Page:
I really liked this bittersweet love story from director Peter Chan. Starting out in Hong Kong in 1985 as Li Xiaojun (Leon Lai) gets off a train from the mainland to start working like a dog to save up money for his girlfriend to come to Hong Kong and marry him. Li Xiaojun meets hard working Li Chiao (Maggie Cheung) in a McDonalds and the two form an unlikely bond. Try as they might they never want to admit that they are in love despite the obvious fact they are in love and even sleeping together. Li Chiao doesn't think they want the same things in life so she is willing to turn her back on love to get those things in life she thinks she wants or needs. This is a sad movie to me. It makes me sad when people are like Li Chiao and ignore the feelings they may feel for a person just because it may derail their conceived path in their imagination. Rather than create a new road, they lack the courage to do such a thing and would rather end things than change direction. Such is the case with Li Chiao. As the years go by, they cross paths and spend time trying not to be together when such romantic notions as fate and destiny keep telling them plainly it is one another they should be with. Watching this to the end and seeing whether if they would find this out or not was painful to sit through. Pain in a good, broken hearted, bittersweet, believing in love sort of way. Maggie Cheung is one of my favorite actresses and this is one of her all time great roles. The woman is amazingly electric on screen. She and Lai have a real chemistry together which just makes it more maddening why they don't just grab each other and declare their undying love! Maybe I'm just a sucker? So be it. Bittersweet, tender heartache from Chan and company. Joshua: 4

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Quake (1972) by Rudolph Wurlitzer

I read a lot of this thinnish novel while waiting for the Magnetic Fields who to start. I despised the opener, the full of himself writer Neil Gaimen (?) so much I read this openly during his awful poetry and stories, rude or not! Had Quake been longer I doubt I would have finished it as it is a dated, blast of counter culture chaos and stream of conscious from 1972 that gets very uninspiring with its lack of story arc narrative. "The Big One" has hit California and leaves the state in devistation and anarchy. Mobs rule, anything can and does happen as people become brutal to survive. That sounds better than Quake actually is. Quake is drowning in 1972 conventions, mostly drawn from counter culture mentality, that made me not like this a whole lot. I bet this was popular in the right group of people but 29 years later, Quake has not aged very well. Plus, the hippie stream of conscious take on a ravaged society just wasn't written or conceived well at all. But, it did kill some time on the subway and waiting for a band to take the stage during an annoying writer spouting off.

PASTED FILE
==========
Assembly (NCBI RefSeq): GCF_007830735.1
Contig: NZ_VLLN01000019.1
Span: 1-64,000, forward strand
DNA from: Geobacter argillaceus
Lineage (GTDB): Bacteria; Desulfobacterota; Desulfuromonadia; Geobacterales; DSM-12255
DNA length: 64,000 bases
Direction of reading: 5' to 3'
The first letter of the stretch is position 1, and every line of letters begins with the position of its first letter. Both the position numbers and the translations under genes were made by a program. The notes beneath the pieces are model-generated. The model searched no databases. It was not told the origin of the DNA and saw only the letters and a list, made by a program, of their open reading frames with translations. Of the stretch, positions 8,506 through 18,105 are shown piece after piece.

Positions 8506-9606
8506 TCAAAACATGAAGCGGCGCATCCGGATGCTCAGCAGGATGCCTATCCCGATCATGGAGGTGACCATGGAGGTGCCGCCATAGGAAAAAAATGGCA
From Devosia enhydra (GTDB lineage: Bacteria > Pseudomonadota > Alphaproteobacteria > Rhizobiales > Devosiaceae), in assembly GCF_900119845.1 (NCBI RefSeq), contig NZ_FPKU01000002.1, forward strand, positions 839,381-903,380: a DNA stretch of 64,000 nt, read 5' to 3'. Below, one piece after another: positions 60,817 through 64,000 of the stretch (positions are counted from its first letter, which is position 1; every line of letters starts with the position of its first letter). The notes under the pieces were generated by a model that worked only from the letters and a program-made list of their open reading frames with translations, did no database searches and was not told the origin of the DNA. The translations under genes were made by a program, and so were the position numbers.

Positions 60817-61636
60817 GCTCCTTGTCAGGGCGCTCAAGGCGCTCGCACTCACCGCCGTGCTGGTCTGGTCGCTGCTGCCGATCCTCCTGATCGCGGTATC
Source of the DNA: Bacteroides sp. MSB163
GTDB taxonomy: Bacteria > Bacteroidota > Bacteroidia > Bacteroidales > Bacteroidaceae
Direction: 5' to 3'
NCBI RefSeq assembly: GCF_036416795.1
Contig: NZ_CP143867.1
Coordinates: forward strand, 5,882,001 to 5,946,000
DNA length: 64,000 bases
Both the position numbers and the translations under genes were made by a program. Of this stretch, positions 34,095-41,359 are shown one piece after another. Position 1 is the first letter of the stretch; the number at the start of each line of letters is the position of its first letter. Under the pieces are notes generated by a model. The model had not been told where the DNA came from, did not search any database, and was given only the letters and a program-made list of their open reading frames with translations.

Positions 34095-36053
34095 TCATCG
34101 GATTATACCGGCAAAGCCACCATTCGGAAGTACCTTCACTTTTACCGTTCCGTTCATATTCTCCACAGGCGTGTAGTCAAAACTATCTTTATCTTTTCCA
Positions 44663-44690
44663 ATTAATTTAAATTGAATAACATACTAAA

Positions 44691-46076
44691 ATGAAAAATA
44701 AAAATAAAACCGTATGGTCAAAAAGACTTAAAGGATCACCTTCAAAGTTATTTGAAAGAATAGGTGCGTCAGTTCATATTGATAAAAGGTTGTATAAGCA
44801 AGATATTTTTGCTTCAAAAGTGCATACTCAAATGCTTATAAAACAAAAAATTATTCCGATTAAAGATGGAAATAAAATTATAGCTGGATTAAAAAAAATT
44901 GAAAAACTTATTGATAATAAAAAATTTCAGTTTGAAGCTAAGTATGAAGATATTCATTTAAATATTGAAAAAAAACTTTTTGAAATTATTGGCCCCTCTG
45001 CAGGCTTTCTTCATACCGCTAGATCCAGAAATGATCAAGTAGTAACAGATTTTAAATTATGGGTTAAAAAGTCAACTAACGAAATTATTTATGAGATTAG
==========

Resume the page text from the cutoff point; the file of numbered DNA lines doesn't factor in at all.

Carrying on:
The Good Brother (1997) by Chris Offutt

First novel by Chris Offutt (Kentucky Straight, Out of the Woods) that I liked a lot, especially the first 3/4, before it becomes kind of sidetracked by plot shifts that belong in another novel. Offutt's writing is so lean and spare that it could cut glass. It has no excess as it tells its story without any showing off and the style is perfectly in harmony with the story of The Good Brother. Virgil Caudill is on an uneventful path in the hills and hollers of rural Kentucky. He works for a garbage and sanitation company, he is involved with his high school sweetheart, he mows his mom's lawn. All this changes when his wild younger brother Boyd is killed. It's common knowledge who did it and Virgil now is expected to revenge his brother's murder with one of his own. That's the code of Kentucky hills, strictly Old Testament, an eye for an eye brand of justice. Virgil comes up with a plan and it will carry him away from Kentucky and yet face to face with it as well. Offutt has a great ear for dialogue as people talk to each other with a believable variety of accents, whether it's the hills or the west. I think a lot of this as its a meditation on your choices that are sometimes not really choices but paths already chosen for you because of the various traditions that make up the mapwork of where your from. Some missteps toward the end but not enough to dampen my excitement of discovering a new writer like Chris Offutt. This is the real deal.



"


Movies reviewed: The Others (2001), The Thirteenth Floor (1999) and Happy Accidents (2000) plus a short review of Grant Speaks by Ev Ehrlich at the end.

The Others (2001, usa) NY---times square